Contributed by Bryce Ward
Logos – we see them everywhere yet hardly pay them any mind. It’s usually not until a logo has been changed that we actually notice them. Regardless if we are aware of logos, however, they are a crucial part of a brand’s identity. A good logo does more than signify, “This is our brand” – it encapsulates all that the brand stands for, especially its products and/or services. It’s the first thing consumers see and it’s what they attach their experiences to – good or bad – after engaging with a brand. Perhaps it is needless to say that a good logo is important, but the question remains, how do you know if your logo is, in fact, good? And if you don’t yet have a logo, how do you know which logo to decide on?
Creating the perfect logo is like picking out an outfit: How should I best showcase myself? What is the weather like outside? Does this suit my personality? Can I pull that look off? Etc. A number of variables go into consciously picking an outfit – the same goes for a logo. Ultimately, it is the responsibility of the graphic designer to create an image that best encapsulates a brand, or at least comes as close to encapsulating it as possible. Sometimes, though, a logo design doesn’t need to inherently convey to the consumer what the brand is or does. Just think of some of the most well-known and trusted brands. Coca-Cola’s logo tells us nothing about what is contained inside the can it’s on other than that it is soda. Pepsi is even more obscure. However, consumer experience with Coca-Cola and Pepsi creates a set of associations not present in the logo itself. It is these arbitrary associations – which are hard to identify clearly yet are integral to a brand’s market presence – that give a logo its value.
It’s great if you can create a logo that both encapsulates a brand in and of itself while also conforming to its preexisting associations (assuming they are favorable), but more often than not you will have to appeal first and foremost to the latter, that is, the preexisting associations. A logo can only inherently convey so much about a brand. The majority of a logo’s value occurs when it acts simply as a link between a consumer’s experience with a brand and the brand itself. Simply put, people like the taste of Coca-Cola (a lot), and when they see a gleaming red Coca-Cola can with its white-script cursive font, they associate their previous satisfactory experiences of drinking a Coke with the logo itself. Once this link is created, it becomes increasingly stronger over time. So long as the logo is linking a brand with good experiences, it is an ideal logo.
Despite this, however, brands rarely keep their logo unchanged for any considerable length of time. Most companies undergo numerous logo changes over their lifespan. Usually, and ideally, these changes are miniscule. They simply keep it looking fresh and “with the times.” Any drastic change to a logo should be done with severe caution, for when you drastically change the appearance of a logo, you consequently break its linkage with the consumer. Only when you feel this link has to be broken – say, for example, when the brand itself has changed and such a link is no longer connects to what you want it to – should you do so. Just take a look at a couple of successful brands that unnecessarily broke their link with their consumers by drastically changing their brand appearance:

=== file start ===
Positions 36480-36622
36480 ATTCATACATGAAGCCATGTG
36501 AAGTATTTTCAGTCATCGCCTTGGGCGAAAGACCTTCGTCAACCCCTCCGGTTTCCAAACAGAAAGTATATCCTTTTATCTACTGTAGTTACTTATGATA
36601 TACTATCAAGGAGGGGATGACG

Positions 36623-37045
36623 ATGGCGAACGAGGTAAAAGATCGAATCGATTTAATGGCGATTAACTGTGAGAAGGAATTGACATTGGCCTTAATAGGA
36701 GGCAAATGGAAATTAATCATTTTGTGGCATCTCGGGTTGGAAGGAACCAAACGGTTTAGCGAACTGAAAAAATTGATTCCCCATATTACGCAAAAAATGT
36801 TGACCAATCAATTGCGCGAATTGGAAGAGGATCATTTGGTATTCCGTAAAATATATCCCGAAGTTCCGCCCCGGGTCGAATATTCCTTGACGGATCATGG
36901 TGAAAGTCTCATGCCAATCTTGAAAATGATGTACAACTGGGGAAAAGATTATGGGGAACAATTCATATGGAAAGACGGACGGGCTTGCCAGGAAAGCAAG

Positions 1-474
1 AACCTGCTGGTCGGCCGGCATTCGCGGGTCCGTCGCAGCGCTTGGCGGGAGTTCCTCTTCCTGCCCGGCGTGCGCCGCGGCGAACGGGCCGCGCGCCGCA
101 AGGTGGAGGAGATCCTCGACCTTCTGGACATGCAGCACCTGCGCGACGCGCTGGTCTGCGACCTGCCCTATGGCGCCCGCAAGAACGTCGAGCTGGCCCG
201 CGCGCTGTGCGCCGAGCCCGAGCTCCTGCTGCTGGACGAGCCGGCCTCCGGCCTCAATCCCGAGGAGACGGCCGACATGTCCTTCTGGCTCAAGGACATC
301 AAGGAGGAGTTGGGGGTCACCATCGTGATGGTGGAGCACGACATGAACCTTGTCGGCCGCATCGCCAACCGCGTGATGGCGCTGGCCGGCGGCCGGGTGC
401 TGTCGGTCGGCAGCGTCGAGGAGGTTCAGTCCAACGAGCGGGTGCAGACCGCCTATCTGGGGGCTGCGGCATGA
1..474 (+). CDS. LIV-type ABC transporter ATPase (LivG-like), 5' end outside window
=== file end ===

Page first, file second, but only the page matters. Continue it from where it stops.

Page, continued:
Tropicana Orange Juice
You may faintly remember Tropicana’s brief rebranding back in 2009, or you may not – it did not last long. In hopes of creating a sleeker and more modern company image, Tropicana ditched their familiar straw-in-an-orange design for an un-welcomed, and unfamiliar, glass of orange juice bearing the words, “100% orange, pure and natural.” As a consequence, they broke the strong and beneficial link between their product and their consumers, who complained that they could no longer even recognize Tropicana on the grocery shelves.
Instead of creating a sleeker and more modern brand image, Tropicana became generic and forgettable. Even if their new logo had been less generic, it still would’ve broken years of buying patterns reaffirmed in that straw-punctured orange. It didn’t take long for Tropicana to recognize their mistake and revert to their previous logo; however, their unnecessary brand overhaul was not without its consequences. Tropicana experienced a 20% drop in sales within the first month of their rebrand and lost an estimated $50 million in the process, thus opening the way for competitors to strengthen their brand identification.
GAP’s short-lived brand change shared the same fate as Tropicana’s; however, their new logo design faced so much immediate and fervent backlash that they reverted to their original and comfortably familiar logo within a week of abandoning it. Like Tropicana, GAP wanted to create for themselves a more modern brand image. The distant, fading blue square in the background of their week-old logo was supposed to signify their moving on from old ways toward a more modern and sleek future (signified by a, generically, modern font). Instead, they destroyed years’ worth of positive consumer/brand associations in favor of a brand image so foreign and vague they lost all market awareness. Although GAP was able to change their logo back with relatively little financial consequence, their failed attempt at brand evolution serves as an important lesson about the importance of logos. Logo changes should reflect changes within a brand, and more often than not these changes are gradual. Logos, therefore, should be changed incrementally over time as opposed to drastically in a short period of time. It’s up to you to decide this pacing, but it’s better to err on the side of preserving that which you’ve already created.